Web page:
Non-tasters of “bitter” and Geography Linked to Obesity and other Health GIS News
The bottom line from a Penn State nutrition study (that included GIS):
The combination of being less sensitive to a bitter-tasting compound and having limited access to healthy nutritious foods strongly influences a child's risk of being obese.
Researchers determined food likes and dislikes and the ability to taste "bitter" (PROP) among 120 4-6 year olds in New York City.
To examine the children’s food environments, the researchers used specialized software, called Geographic Information Systems (GIS), to map the number of establishments that sold healthy foods (fruits and vegetables) and unhealthy foods (high calorie, low-nutrient foods and fast foods) within a one-half-mile and one-mile radius around the children’s homes. They then divided children into two groups based on whether they had more healthy or unhealthy food stores within walking distance around their homes.
The results showed that neither PROP status nor the food environment, when considered alone, explained differences in children’s reported liking of fruits or vegetables or obesity status. However, the interaction between PROP status and the food environment did significantly affect children’s liking of vegetables and their body weights.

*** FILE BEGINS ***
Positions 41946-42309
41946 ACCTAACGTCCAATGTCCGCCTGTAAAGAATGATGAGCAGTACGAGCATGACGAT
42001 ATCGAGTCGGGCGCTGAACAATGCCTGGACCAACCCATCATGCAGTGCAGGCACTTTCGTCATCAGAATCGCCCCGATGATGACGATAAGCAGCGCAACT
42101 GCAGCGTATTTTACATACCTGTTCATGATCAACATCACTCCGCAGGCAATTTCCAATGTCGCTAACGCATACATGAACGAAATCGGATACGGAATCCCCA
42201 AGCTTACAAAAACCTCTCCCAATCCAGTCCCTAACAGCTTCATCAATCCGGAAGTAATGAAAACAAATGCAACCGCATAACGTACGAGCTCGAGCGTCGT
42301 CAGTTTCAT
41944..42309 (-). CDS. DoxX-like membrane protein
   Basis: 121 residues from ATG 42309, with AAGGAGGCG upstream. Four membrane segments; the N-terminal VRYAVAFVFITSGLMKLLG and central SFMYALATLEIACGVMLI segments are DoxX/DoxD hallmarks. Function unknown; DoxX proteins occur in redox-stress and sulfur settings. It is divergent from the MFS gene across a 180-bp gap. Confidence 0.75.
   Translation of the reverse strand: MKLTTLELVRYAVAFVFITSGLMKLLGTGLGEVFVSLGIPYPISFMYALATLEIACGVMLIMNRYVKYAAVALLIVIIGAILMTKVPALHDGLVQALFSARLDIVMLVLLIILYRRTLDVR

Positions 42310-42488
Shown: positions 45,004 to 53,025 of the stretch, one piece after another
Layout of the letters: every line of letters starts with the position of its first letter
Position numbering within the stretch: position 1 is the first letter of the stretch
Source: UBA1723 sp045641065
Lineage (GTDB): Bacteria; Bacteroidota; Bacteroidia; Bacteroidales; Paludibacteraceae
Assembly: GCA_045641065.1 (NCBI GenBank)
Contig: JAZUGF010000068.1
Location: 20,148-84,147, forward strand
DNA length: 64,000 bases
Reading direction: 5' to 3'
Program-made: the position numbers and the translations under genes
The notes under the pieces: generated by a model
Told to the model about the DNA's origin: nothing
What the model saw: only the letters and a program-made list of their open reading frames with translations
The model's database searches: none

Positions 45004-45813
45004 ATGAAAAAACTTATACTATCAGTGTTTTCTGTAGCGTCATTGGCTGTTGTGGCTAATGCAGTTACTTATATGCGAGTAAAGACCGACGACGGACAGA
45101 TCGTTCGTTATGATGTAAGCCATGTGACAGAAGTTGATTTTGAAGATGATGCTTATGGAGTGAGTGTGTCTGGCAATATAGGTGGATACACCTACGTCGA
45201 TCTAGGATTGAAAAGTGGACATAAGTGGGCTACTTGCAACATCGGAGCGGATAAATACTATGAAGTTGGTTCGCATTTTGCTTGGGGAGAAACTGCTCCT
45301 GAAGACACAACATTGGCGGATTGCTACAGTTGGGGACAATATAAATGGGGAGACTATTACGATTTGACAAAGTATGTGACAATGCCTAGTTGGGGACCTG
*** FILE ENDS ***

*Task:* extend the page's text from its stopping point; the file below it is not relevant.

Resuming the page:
- PSU Live
The first large U.S. medical institution to get dissected by Google Maps from the inside out will be Mayo Clinic.
Street View tryke photos have already been taken and next up is indoor maps. Mark Henderson,
"They have our maps, they walk through our hallways and — I don't know how it happens — but it all matches up," [Mark] Henderson [division chair of Workstation Support Services and Information Technology at Mayo] said. Room numbers match the Google-Map room numbers. Water fountains on the maps really show up where they are supposed to be.
The study, conducted by a team of researchers in Finland, looked at more than 54,000 adults living in that country from 2000 through 2009, and discovered those who lived closer to bars or pubs were more likely to increase the average amount of alcohol they consume on a regular basis.
The researchers used GPS coordinates to determine the distance from each subject’s home to the nearest drinking hole and discovered that for each kilometer (0.6 mile) closer a person lived to such a facility, the likelihood he or she would become a heavy drinker increased by 17%, according to Reuters Health reporter Amy Norton.